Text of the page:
A proactive media and public outcry of people in Haryana and other parts of the country had exposed the helplessness of democratically elected but incompetent and inefficient State machinery. A law and order problem which if handled promptly could easily be tackled at the level of DC and SSP of the district assumed such large proportions that Punjab and Haryana High Court had to step in. It is a classic case of mismanagement and inaction of babus and police that encouraged unholy actions by political scoundrels and anti-social elements demolishing and destroying the gains built by the vibrant State over effort of decades. One expected that Khattar would have learnt some lessons from the earlier failures; unfortunately he remains as incompetent, inefficient and insensitive as he was earlier. Those who don’t learn from their mistakes are called fools and the CM has certainly proved himself to be one after failing once again. It is to be seen how long BJP can continue to be embarrassed and tolerate this liability.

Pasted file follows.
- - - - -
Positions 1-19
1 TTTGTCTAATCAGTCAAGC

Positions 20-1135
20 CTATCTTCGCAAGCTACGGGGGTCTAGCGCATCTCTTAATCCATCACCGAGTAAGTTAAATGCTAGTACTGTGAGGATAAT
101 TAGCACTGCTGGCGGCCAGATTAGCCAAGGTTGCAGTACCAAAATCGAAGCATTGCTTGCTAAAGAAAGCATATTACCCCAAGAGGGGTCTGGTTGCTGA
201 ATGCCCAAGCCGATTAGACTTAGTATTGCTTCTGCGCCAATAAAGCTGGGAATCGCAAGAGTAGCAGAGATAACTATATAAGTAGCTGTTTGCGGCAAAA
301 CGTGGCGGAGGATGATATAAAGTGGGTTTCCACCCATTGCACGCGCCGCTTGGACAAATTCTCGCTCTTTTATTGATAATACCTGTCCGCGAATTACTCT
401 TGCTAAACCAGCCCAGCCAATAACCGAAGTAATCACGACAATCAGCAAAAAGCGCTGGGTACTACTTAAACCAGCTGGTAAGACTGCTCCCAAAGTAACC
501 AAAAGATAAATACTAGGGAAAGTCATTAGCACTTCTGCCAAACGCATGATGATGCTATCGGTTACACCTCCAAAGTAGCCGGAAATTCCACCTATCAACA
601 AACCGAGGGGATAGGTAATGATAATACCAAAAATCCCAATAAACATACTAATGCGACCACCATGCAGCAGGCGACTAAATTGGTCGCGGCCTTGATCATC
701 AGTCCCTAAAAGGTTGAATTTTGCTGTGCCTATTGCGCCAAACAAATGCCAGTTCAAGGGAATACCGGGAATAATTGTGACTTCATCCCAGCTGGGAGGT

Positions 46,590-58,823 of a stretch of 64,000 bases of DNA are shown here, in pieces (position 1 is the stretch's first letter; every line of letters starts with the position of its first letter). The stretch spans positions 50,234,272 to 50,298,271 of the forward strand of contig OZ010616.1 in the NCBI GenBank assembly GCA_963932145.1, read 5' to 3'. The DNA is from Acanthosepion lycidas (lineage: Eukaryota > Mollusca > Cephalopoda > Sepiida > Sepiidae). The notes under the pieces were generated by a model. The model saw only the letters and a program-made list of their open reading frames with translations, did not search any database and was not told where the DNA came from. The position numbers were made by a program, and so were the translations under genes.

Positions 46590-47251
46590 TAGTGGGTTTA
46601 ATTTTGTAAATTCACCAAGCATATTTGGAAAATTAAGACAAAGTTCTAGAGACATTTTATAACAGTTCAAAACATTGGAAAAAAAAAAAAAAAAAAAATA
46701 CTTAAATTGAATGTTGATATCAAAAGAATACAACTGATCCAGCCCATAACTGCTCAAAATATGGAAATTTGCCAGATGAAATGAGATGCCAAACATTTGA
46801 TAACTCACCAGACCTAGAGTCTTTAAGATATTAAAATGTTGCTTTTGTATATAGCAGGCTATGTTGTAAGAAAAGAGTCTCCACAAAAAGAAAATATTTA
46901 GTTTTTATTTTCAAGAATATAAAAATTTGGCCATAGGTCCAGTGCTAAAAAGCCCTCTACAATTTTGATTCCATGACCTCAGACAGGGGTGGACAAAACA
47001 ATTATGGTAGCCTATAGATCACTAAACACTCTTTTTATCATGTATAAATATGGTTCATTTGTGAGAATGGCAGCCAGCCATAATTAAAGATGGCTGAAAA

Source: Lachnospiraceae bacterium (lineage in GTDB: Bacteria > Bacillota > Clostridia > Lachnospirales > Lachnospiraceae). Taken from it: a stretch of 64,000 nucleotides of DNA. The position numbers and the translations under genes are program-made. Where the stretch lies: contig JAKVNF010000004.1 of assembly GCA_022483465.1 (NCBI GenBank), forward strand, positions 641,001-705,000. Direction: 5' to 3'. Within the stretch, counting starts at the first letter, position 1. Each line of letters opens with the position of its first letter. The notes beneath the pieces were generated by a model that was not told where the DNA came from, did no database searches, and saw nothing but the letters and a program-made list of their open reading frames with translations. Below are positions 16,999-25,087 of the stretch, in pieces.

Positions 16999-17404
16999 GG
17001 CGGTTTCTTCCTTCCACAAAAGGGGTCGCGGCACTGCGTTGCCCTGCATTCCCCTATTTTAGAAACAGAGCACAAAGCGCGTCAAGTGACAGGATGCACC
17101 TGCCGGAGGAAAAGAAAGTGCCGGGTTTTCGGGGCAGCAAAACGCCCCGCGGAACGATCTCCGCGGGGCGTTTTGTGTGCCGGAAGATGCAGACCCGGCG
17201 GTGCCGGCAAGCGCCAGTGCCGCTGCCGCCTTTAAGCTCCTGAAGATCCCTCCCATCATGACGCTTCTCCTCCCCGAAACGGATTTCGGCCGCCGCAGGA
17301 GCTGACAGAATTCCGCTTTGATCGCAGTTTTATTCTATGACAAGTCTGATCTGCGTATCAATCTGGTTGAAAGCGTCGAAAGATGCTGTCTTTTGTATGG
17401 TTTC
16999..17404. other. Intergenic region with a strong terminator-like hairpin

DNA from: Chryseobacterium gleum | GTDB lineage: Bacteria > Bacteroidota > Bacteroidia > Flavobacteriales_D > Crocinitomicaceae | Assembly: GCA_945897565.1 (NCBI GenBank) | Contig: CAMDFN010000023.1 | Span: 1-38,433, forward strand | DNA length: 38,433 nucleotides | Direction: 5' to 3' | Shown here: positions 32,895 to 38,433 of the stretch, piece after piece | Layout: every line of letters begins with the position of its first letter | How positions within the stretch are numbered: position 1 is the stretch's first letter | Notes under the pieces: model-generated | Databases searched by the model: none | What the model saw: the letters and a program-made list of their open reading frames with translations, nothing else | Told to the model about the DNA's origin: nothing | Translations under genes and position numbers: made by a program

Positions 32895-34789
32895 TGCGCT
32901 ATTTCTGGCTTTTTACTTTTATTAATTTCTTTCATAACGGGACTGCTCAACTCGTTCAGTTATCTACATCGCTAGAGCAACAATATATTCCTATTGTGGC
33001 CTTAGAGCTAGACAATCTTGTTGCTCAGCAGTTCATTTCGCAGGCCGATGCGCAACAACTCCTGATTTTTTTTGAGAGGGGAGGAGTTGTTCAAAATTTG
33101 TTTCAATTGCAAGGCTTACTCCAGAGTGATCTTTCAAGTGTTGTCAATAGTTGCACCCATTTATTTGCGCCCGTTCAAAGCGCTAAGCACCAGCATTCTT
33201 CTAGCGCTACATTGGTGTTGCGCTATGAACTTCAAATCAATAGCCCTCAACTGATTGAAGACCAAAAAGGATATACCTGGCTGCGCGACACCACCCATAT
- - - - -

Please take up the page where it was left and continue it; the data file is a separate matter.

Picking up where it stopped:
When Haryana was carved out of Punjab on 01 November 1966, political leaders, bureaucrats and even the common man in the mother State were skeptical about its ability and capacity to function as a good democracy and bring prosperity to its people. Reason was not far to seek; all along it was considered kaala-paani of Punjab due to its backwardness. It was known only for men folk smoking hookahs, women working in the fields and the crude jokes they cracked. The newly born State proved them wrong. It exploited its proximity to Delhi and the international airport and many industrial townships like Gurgaon, Faridabad, Ballabhgarh, Panipat etc emerged as its cash cows. Bansi Lal did to Haryana what Partap Singh Kairon had done to Punjab. Soon Haryana was being noticed as a progressive vibrant State.